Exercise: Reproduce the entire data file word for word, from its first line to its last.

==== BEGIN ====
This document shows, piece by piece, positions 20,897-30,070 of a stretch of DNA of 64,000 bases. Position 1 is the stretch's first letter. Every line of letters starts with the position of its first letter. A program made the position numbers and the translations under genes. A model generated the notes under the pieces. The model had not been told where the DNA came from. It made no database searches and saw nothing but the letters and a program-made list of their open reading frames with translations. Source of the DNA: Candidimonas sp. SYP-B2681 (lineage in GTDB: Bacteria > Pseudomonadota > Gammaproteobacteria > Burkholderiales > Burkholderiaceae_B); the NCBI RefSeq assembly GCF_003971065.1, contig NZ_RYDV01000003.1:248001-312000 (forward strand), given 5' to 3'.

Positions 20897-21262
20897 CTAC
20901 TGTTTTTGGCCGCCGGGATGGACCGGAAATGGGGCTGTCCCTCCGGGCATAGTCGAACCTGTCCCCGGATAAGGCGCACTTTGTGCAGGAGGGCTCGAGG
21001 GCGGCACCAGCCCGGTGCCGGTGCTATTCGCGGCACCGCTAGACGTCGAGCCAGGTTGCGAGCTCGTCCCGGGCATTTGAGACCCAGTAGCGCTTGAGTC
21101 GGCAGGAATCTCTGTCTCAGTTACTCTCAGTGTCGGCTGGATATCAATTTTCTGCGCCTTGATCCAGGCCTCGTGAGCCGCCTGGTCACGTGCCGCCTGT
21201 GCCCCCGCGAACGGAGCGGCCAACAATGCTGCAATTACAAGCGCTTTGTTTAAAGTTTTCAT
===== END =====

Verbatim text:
This document shows, piece by piece, positions 20,897-30,070 of a stretch of DNA of 64,000 bases. Position 1 is the stretch's first letter. Every line of letters starts with the position of its first letter. A program made the position numbers and the translations under genes. A model generated the notes under the pieces. The model had not been told where the DNA came from. It made no database searches and saw nothing but the letters and a program-made list of their open reading frames with translations. Source of the DNA: Candidimonas sp. SYP-B2681 (lineage in GTDB: Bacteria > Pseudomonadota > Gammaproteobacteria > Burkholderiales > Burkholderiaceae_B); the NCBI RefSeq assembly GCF_003971065.1, contig NZ_RYDV01000003.1:248001-312000 (forward strand), given 5' to 3'.

Positions 20897-21262
20897 CTAC
20901 TGTTTTTGGCCGCCGGGATGGACCGGAAATGGGGCTGTCCCTCCGGGCATAGTCGAACCTGTCCCCGGATAAGGCGCACTTTGTGCAGGAGGGCTCGAGG
21001 GCGGCACCAGCCCGGTGCCGGTGCTATTCGCGGCACCGCTAGACGTCGAGCCAGGTTGCGAGCTCGTCCCGGGCATTTGAGACCCAGTAGCGCTTGAGTC
21101 GGCAGGAATCTCTGTCTCAGTTACTCTCAGTGTCGGCTGGATATCAATTTTCTGCGCCTTGATCCAGGCCTCGTGAGCCGCCTGGTCACGTGCCGCCTGT
21201 GCCCCCGCGAACGGAGCGGCCAACAATGCTGCAATTACAAGCGCTTTGTTTAAAGTTTTCAT